A reported intermediate protein component of the RIG-I pathway is a CARD-containing mitochondrial antiviral signaling (MAVS) protein, which acts downstream of RIG-I and upstream of other components in the pathway. MAVS expression has been reported to be essential for RNA-triggered activation of NFKB and IRF3 signaling pathways (Seth, Cell 2005). MAVS is identical to recently identified proteins, CARD adaptor inducing interferon beta (Cardif, Meylan, Nature 2005),interferon beta promoter stimulator 1 (IPS-I, Kawai, Nat. Imm. 2005) and virus-induced signaling adaptor (VISA, Xu, MoI Cell. 2005).
The sequence of human MAVS (SEQ ID NO:2), based upon the mRNA sequence deposited as GenBank accession number DQ 174270, has been deposited as GenBank AAZ80417 (see Seth et al. "Identification and characterization of MAVS, a mitochondrial antiviral signaling protein that activates NF-κB and IRF 3." Cell 2005, 122(5):669-82). Counterpart MAVS sequences from other mammals, including a primate, have also been deposited. Non-limiting examples include the Macaca mulatta (rhesus monkey) sequence (LOCUS DQ842019) and the Mus musculus (house mouse) sequence (LOCUS DQ 174271).
A RIG-I pathway "agonist" as used herein refers to a molecule that directly or indirectly activates the pathway, and/or directly or indirectly interacts with one or more reported components of the pathway, to increase IFN-β production and/or the activation of the NFKB and/or IRF3 signaling pathways relative to the absence of the agonist. An agonist of the pathway may be a polypeptide or nucleic acid molecule. In some cases, an agonist has a cytoplasmic location, or is directed to a cytoplasmic location, within a cell for more efficient exposure to, or contact with, components of the pathway.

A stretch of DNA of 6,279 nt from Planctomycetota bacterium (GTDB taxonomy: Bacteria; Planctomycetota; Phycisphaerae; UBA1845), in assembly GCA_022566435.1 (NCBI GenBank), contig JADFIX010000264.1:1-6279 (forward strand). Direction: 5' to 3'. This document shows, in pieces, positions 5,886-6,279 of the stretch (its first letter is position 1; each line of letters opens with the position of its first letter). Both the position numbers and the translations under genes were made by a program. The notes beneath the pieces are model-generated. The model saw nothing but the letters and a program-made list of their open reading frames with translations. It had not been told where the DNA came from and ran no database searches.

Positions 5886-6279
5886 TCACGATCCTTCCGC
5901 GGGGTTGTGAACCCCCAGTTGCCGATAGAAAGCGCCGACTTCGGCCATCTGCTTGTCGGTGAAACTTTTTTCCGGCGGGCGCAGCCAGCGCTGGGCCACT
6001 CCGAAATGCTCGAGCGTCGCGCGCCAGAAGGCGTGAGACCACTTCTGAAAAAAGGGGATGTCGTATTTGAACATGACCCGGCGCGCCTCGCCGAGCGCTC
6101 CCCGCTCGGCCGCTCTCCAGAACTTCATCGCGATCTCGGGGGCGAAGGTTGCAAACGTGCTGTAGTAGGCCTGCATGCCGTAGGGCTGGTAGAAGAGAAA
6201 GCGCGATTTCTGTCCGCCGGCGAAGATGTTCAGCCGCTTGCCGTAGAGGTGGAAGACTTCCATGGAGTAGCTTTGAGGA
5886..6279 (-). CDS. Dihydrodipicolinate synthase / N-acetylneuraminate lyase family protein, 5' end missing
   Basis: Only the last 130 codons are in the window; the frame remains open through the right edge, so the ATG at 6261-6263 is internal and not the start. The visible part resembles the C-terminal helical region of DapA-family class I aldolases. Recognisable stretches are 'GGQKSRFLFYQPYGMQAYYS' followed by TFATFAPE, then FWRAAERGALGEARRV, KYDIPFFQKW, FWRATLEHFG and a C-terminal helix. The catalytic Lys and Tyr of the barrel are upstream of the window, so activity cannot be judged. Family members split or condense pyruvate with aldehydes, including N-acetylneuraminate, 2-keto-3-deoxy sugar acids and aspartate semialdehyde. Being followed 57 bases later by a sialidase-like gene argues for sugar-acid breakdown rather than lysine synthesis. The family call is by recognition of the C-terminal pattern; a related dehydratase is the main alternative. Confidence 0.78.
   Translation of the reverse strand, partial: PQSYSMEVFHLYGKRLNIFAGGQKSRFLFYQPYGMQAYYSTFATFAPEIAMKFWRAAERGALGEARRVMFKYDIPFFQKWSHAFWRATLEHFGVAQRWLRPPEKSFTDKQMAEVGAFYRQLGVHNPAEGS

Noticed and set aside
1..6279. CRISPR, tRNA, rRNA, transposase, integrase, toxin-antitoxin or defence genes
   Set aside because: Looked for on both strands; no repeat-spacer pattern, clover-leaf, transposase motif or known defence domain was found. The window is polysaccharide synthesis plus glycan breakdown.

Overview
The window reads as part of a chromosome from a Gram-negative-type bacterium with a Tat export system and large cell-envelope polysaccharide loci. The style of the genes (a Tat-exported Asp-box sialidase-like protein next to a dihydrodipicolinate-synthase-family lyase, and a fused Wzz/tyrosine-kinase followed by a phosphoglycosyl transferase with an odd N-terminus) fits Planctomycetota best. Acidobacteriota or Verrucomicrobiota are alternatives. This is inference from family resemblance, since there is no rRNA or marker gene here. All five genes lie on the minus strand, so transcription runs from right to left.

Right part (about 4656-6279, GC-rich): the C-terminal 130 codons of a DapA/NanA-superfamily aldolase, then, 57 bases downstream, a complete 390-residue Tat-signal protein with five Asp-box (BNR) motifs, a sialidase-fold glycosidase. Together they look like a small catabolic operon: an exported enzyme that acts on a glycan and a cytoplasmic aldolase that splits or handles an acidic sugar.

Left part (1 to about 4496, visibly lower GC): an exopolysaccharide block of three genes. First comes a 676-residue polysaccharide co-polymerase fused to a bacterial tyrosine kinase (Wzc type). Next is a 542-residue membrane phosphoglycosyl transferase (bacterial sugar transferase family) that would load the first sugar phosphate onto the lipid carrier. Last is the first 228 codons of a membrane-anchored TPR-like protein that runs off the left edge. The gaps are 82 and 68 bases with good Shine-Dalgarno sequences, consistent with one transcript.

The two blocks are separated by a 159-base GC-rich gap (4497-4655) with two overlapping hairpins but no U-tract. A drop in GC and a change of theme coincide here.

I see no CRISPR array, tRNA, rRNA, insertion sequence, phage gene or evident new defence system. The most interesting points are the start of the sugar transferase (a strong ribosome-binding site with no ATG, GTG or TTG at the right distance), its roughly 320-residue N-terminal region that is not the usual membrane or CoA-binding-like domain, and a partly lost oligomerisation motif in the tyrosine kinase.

Non- limiting examples of agonists of the disclosure include a polypeptide, RNA molecule, or small organic molecule that interacts with RIG-I (i.e. a "RIG-I agonist" or "agonist of RIG-I") to activate the pathway, or component thereof (such as MAVS or the NFKB and/or IRF3 signaling pathways) and/or result in IFN-β production. The term "organic molecule" refers to an organic or medicinal molecule or compound which is not solely nucleic acid or polypeptide in structure while the term "small organic molecule" refers to such a molecule or compound that has a molecular weight of less than about 2000 Daltons (or AMU), such as less than about 1000 Daltons or less than about 500 Daltons. Non- limiting examples of an organic molecule include a carbon containing molecule or compound, as well as the members of a library of chemical and/or biological compounds, such as those prepared by chemical synthesis (including combinatorial chemistry methods) or obtained from fungal, bacterial, and/or algal extracts.
Representative RIG-I agonists include, but are not limited to, a polypeptide that competes with RIG-I for interactions with MAVS to activate the pathway subsequent to MAVS (such as activation of the NFKB and/or IRF3 signaling pathways) or to result in IFN-β production; an RNA molecule, either dsRNA or ssRNA, that interacts with RIG-I to result in the same activation of the pathway, or components thereof, or IFN-β production; or a small organic molecule with the above activities of a polypeptide or RNA agonist. In some cases, a polypeptide agonist is a fragment of the RIG-I polypeptide, and an RNA agonist of RIG-I comprises a 5' triphosphate moiety.
The agonist may also be a small organic molecule or an MAVS polypeptide, or a fragment thereof, that activates the pathway subsequent to MAVS (such as activation of the NFKB and/or IRF3 signaling pathways) or results in IFN-β production. Non- limiting examples include MAVS, which may be overexpressed, such as by use of a strong promoter or enhancer(s) to increase intracellular expression above that normally present in a cell; and a fragment of MAVS that competes with MAVS for interactions with its cellular binding partner(s) to activate the pathway subsequent to MAVS (such as activation of the NFKB and/or IRF3 signaling pathways) or to result in IFN-β production.